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Food insecurity, inflation combine to make for extraordinary demand for Willing Heart Community Care Center in Newark

New Jersey nonprofit needs help to keep up with growing demand
New Jersey nonprofit needs help to keep up with growing demand 02:33

NEWARK, N.J. - With inflation on the rise, a New Jersey nonprofit says it's seeing a record number of families struggling with food insecurity. 

Organizers say hundreds of people now line up for hours at their weekly grocery giveaway. 

But as CBS2's Lisa Rozner reports, they need more partners and funding to keep up with the demand.

There were prayers inside the Willing Heart Community Care Center in Newark's Central Ward for people waiting outside like Tina Dzila, of East Orange. Dzila, a mom of two, braids hair, but business is slow. 

"During COVID, I lost some customers," Dzila said. "Coming here and getting stuff for free helps a little bit." 

Every Tuesday, Willing Heart gives out grocery bags filled with healthy food like fruits, vegetables, milk, eggs, water, and even meat. Doors open at 9:30 a.m. 

"I don't let anybody leave the parking lot without groceries, so sometimes, it could be 12:30, 1 o'clock," said program director Maryanna Willford. 

Nearly 250 families line up, but with rising inflation, Willford expects that number to soon climb to 400. 

She says pre-pandemic, that kind of volume would only be seen over the course of a month. 

The state's Department of Human Services says food stamp recipients increased by 15% in the last year.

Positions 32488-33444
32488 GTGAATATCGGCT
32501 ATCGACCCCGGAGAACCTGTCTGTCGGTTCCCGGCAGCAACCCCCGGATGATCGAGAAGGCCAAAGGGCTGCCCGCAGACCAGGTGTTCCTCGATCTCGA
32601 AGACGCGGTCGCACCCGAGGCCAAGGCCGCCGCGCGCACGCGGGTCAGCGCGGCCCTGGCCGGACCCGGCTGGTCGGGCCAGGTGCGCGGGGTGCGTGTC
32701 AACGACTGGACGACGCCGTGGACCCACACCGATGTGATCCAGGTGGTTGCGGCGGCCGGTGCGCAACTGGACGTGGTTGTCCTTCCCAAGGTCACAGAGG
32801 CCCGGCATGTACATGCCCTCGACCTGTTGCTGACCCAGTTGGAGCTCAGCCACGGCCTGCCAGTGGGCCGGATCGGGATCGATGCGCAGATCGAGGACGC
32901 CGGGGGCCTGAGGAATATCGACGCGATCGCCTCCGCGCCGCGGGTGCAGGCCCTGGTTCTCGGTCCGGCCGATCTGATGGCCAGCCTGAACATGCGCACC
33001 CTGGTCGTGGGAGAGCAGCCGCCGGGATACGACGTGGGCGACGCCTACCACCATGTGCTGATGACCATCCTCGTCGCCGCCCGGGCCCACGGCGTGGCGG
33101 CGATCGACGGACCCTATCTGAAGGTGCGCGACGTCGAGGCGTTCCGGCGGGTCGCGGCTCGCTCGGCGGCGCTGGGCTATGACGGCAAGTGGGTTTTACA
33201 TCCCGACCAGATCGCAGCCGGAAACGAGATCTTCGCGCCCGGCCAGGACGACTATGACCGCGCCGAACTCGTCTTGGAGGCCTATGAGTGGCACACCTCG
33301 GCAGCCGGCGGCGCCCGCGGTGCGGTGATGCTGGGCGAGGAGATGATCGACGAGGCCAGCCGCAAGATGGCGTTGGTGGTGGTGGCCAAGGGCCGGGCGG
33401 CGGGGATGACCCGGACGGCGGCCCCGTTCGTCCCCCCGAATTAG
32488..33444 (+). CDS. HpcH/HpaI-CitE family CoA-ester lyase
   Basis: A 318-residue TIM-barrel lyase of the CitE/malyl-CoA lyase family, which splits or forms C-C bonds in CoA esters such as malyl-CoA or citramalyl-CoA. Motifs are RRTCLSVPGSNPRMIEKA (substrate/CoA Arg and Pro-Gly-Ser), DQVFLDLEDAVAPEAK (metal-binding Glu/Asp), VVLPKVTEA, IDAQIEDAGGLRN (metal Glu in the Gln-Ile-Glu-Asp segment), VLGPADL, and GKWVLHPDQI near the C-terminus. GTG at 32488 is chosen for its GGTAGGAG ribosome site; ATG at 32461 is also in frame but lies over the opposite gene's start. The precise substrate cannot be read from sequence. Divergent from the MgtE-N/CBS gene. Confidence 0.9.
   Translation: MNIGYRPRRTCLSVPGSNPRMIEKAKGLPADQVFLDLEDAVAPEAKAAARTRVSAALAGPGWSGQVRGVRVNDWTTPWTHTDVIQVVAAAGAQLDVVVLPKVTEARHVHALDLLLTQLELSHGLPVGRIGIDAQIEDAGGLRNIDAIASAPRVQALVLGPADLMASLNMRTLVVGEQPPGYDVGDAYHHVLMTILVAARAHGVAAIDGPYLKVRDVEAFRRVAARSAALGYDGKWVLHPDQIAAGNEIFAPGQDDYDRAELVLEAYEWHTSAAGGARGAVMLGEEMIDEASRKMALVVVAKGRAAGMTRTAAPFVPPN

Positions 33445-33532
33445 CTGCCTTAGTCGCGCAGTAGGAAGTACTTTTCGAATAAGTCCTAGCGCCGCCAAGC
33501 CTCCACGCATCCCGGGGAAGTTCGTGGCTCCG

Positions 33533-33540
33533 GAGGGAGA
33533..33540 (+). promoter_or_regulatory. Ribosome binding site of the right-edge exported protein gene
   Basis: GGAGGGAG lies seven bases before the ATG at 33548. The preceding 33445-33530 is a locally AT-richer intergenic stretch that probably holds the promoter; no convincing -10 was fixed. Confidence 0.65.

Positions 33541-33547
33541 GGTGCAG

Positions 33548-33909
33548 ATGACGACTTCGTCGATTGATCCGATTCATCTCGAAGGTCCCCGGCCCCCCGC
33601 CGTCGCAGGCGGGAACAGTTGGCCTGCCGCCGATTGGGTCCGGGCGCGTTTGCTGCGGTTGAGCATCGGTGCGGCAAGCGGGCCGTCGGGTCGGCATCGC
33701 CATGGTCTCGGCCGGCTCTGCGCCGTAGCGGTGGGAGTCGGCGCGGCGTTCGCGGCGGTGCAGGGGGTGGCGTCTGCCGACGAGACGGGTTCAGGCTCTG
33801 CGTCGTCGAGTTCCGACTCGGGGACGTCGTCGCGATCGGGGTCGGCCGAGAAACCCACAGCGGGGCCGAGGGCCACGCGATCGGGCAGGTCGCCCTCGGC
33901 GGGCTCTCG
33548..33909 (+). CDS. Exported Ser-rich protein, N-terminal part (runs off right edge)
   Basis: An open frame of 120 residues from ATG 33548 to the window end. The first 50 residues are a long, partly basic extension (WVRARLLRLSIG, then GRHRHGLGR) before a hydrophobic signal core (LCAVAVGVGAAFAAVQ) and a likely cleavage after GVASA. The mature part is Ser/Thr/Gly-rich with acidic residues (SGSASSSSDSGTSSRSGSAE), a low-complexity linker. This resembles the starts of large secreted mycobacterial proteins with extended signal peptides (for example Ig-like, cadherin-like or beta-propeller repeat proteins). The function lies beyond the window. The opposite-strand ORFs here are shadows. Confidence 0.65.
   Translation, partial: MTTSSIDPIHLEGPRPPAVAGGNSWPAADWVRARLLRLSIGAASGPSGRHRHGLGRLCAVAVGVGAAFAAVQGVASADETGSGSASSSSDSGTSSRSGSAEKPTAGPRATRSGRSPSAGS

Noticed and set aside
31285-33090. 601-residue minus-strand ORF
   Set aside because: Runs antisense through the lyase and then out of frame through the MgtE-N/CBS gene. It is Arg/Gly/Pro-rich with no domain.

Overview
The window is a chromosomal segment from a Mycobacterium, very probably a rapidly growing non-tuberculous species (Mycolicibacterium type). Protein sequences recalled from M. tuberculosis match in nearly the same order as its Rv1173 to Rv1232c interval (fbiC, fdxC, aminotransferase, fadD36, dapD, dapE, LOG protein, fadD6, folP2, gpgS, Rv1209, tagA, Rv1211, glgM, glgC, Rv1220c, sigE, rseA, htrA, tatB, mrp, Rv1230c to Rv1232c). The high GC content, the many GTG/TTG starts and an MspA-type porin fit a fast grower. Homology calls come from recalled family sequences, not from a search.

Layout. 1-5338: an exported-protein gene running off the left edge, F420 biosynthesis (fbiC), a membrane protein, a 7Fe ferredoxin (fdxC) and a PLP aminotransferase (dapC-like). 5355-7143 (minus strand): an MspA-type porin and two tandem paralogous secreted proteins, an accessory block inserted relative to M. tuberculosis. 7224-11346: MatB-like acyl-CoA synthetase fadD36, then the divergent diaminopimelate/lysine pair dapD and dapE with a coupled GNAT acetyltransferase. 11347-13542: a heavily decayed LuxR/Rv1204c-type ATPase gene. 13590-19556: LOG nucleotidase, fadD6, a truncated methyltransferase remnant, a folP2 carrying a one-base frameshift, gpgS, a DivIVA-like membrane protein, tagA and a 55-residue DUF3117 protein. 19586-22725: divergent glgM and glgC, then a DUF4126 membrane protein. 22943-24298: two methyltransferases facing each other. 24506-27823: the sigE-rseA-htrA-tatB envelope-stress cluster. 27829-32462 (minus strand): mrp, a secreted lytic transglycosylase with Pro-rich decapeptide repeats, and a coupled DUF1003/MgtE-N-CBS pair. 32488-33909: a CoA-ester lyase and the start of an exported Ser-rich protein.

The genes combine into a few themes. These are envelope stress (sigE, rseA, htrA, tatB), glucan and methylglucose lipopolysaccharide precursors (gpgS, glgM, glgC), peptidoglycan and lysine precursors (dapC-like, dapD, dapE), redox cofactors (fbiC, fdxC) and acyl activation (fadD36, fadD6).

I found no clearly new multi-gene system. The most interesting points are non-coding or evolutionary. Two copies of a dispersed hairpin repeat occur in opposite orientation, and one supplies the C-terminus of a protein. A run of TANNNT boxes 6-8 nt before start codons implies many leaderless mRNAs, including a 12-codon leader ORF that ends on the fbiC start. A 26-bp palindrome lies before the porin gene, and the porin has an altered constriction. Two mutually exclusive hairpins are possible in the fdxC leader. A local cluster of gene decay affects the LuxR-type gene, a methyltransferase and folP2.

Pastor Dr. David Jefferson is with the Metropolitan Baptist Church, which oversees the Willing Heart Community Care Center. 

"There's no way individuals can really make it on that, and subsidies are required. But subsidies, they are not the solution. We need to provide people a means for which they can help themselves," Jefferson said. 

Complicating matters, Newark is New Jersey's third largest food desert, which means at least 30% of residents have to travel more than a mile for healthy and affordable food. 

Newark resident Maria Chabon says when groceries run out, she goes to the Walmart several towns away. 

"Things are expensive now. It's hard. You need this help," Dzila said. "You get a lot of vegetables here." 

"This is about giving people hope," Jefferson said. "We have seen so many families transformed as a result of what we do here." 

Transformed, thanks to a team of 30 volunteers, and support from partners like the local ShopRite and the Community Food Bank of New Jersey.

New Jersey does have legislation in place that dedicates funding to open more food stores and give grants to organizations like Metropolitan. 

For more on how to help the nonprofit, CLICK HERE

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